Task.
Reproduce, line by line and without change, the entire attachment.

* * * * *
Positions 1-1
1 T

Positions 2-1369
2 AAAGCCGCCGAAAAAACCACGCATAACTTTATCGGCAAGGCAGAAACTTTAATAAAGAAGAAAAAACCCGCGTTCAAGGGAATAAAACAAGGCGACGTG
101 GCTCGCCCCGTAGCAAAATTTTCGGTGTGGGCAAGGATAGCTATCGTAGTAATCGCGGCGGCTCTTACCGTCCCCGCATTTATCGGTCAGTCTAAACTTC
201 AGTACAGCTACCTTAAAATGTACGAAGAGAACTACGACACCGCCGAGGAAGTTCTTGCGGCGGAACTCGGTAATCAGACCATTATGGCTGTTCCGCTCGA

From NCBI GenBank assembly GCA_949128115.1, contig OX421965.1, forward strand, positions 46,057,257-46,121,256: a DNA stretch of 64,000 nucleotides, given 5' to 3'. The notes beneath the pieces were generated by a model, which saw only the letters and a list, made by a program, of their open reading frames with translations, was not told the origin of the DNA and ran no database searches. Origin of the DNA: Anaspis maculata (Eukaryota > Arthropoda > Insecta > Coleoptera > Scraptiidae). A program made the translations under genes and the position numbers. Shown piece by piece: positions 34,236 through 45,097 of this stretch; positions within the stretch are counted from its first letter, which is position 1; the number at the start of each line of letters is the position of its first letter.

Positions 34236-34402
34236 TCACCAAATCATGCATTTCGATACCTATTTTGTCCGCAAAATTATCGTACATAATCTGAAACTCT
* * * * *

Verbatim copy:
Positions 1-1
1 T

Positions 2-1369
2 AAAGCCGCCGAAAAAACCACGCATAACTTTATCGGCAAGGCAGAAACTTTAATAAAGAAGAAAAAACCCGCGTTCAAGGGAATAAAACAAGGCGACGTG
101 GCTCGCCCCGTAGCAAAATTTTCGGTGTGGGCAAGGATAGCTATCGTAGTAATCGCGGCGGCTCTTACCGTCCCCGCATTTATCGGTCAGTCTAAACTTC
201 AGTACAGCTACCTTAAAATGTACGAAGAGAACTACGACACCGCCGAGGAAGTTCTTGCGGCGGAACTCGGTAATCAGACCATTATGGCTGTTCCGCTCGA

From NCBI GenBank assembly GCA_949128115.1, contig OX421965.1, forward strand, positions 46,057,257-46,121,256: a DNA stretch of 64,000 nucleotides, given 5' to 3'. The notes beneath the pieces were generated by a model, which saw only the letters and a list, made by a program, of their open reading frames with translations, was not told the origin of the DNA and ran no database searches. Origin of the DNA: Anaspis maculata (Eukaryota > Arthropoda > Insecta > Coleoptera > Scraptiidae). A program made the translations under genes and the position numbers. Shown piece by piece: positions 34,236 through 45,097 of this stretch; positions within the stretch are counted from its first letter, which is position 1; the number at the start of each line of letters is the position of its first letter.

Positions 34236-34402
34236 TCACCAAATCATGCATTTCGATACCTATTTTGTCCGCAAAATTATCGTACATAATCTGAAACTCT